University of Manchester’s Nobel prize winners Andre Geim and Konstantin Novoselov were recognised for the discovery of the two-dimensional material graphene.
The University of Manchester is a world-leader in developing new and existing materials. The University’s leading position in the new physics of 2D materials was recognised with the award of the 2010 Nobel Prize in Physics to two of its professors, Andre Geim and Kostya Novoselov, for their pioneering work on graphene. However, the ambition for the Oxford Road Corridor is not just to be known as the birthplace of graphene, but to be the centre of international commercialisation for a wide range of 2D and advanced materials linked to new industry 4.0 manufacturing methods.
This ambition has been spearheaded through more than £120m of capital funding to establish the National Graphene Institute (an academic-led research centre, developing the new physics of 2D materials) and the Graphene Engineering Innovation Centre (which works with industry to rapidly develop and scale up new 2D materials applications). These centres of excellence, along with the Henry Royce Institute for Advanced Materials and the Manchester Fuel Cell Innovation Centre, provide an unrivalled set of lab to market facilities and a community of leading materials scientists and engineers that attracts investment and innovators from around the globe. Over 1,000 industry partnerships exist with firms working in advanced materials, including BAE systems, AkzoNobel, BP, GKN, Siemens, and Unilever.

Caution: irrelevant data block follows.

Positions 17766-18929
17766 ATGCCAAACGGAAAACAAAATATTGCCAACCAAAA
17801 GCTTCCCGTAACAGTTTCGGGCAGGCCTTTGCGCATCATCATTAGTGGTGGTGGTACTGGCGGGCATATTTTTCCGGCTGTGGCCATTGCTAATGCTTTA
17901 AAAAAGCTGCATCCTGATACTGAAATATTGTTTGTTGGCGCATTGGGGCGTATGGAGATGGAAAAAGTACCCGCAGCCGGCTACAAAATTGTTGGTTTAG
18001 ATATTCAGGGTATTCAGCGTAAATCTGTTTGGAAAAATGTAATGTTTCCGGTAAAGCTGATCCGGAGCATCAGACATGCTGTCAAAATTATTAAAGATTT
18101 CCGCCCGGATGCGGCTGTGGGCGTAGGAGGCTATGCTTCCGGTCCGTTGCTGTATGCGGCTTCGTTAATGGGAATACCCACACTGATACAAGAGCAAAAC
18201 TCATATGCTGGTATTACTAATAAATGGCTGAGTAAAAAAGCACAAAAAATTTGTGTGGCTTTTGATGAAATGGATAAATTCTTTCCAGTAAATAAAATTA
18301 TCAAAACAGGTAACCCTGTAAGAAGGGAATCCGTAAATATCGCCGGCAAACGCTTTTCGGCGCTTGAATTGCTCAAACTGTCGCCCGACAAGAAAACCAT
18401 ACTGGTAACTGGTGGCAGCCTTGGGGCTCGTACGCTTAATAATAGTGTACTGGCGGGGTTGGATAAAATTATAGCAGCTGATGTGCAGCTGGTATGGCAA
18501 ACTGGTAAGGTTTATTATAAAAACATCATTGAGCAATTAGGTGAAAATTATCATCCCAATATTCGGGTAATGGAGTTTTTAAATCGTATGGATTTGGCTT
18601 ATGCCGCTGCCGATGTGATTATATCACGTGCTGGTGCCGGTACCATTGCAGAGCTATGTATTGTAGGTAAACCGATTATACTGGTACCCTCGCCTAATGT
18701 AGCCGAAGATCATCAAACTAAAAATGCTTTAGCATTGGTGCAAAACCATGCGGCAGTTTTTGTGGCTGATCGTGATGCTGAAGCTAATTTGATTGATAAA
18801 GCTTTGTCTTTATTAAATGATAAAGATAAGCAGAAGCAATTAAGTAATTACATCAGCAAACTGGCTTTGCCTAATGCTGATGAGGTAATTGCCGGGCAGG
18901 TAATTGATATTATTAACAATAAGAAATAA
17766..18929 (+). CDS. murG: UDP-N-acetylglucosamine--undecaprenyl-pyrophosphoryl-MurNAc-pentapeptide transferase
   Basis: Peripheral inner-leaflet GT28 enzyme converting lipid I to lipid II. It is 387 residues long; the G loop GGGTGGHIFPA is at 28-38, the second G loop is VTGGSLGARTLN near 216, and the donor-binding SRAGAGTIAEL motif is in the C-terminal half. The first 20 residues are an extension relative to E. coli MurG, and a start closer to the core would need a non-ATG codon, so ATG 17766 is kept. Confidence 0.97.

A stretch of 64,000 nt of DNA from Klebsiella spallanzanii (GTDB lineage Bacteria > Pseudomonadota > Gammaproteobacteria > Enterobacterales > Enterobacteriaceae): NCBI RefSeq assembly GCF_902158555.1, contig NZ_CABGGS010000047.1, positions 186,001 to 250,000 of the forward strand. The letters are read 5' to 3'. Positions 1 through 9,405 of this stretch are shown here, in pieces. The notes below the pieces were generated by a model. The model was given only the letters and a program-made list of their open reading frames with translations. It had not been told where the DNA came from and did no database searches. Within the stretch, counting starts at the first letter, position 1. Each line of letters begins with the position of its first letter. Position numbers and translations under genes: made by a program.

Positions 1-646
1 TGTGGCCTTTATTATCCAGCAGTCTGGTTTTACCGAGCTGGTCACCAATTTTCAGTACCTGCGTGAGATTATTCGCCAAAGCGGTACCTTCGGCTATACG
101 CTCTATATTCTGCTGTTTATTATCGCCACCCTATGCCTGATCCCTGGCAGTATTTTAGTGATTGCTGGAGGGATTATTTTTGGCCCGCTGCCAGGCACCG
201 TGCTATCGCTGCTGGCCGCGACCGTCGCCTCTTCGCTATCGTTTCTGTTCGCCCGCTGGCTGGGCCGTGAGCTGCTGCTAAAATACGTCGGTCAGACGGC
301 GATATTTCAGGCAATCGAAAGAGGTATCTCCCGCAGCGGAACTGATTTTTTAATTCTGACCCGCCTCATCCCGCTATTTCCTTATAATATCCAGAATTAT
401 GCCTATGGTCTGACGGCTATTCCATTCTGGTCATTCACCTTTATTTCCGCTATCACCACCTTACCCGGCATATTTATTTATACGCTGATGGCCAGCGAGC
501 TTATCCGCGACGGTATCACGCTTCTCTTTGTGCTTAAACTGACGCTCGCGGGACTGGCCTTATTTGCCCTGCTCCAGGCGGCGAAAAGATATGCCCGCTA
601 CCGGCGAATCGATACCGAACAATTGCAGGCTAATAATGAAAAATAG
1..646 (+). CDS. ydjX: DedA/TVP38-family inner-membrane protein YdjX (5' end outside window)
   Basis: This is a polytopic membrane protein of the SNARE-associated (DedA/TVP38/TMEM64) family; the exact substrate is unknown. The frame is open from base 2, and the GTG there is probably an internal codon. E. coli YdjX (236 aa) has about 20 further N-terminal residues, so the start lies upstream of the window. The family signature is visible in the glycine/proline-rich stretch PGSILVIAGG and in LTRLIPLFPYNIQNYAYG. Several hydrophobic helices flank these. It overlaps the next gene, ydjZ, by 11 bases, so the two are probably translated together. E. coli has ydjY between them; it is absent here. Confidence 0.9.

I think we need thousands of institutions like the GEIC around the country. This ‘labtry’ – a lab/factory hybrid – brings research into the tough world of commercialization, and we do not have enough of this infrastructure.
We are very privileged to be working here because we can scale things up: we have a lab where we can conduct benchtop experiments in small beakers, but we can also scale these experiments up to build a production line. When investors visit, we are able to show them that our work is a real thing and not just a concept in a lab.
Dr. Seb Leaper, CEO & Co-Founder
University of Manchester spin-out Watercycle Technologies
The commercial offer for advanced manufacturing has been enhanced with the completion of the new 91,000 sq. ft BASE building on Manchester Science Park, which will provide specialist premises for light manufacturing and materials science businesses building on the existing cluster that includes Carbon Air, Steama Co, and i2i Pipelines.
Manchester Metropolitan University’s PrintCity facility, to the west of the Corridor, has an extensive range of 3D printing and additive manufacturing facilities. There are strong links with local SMEs through to global multinationals, as well as with the GM Growth Company.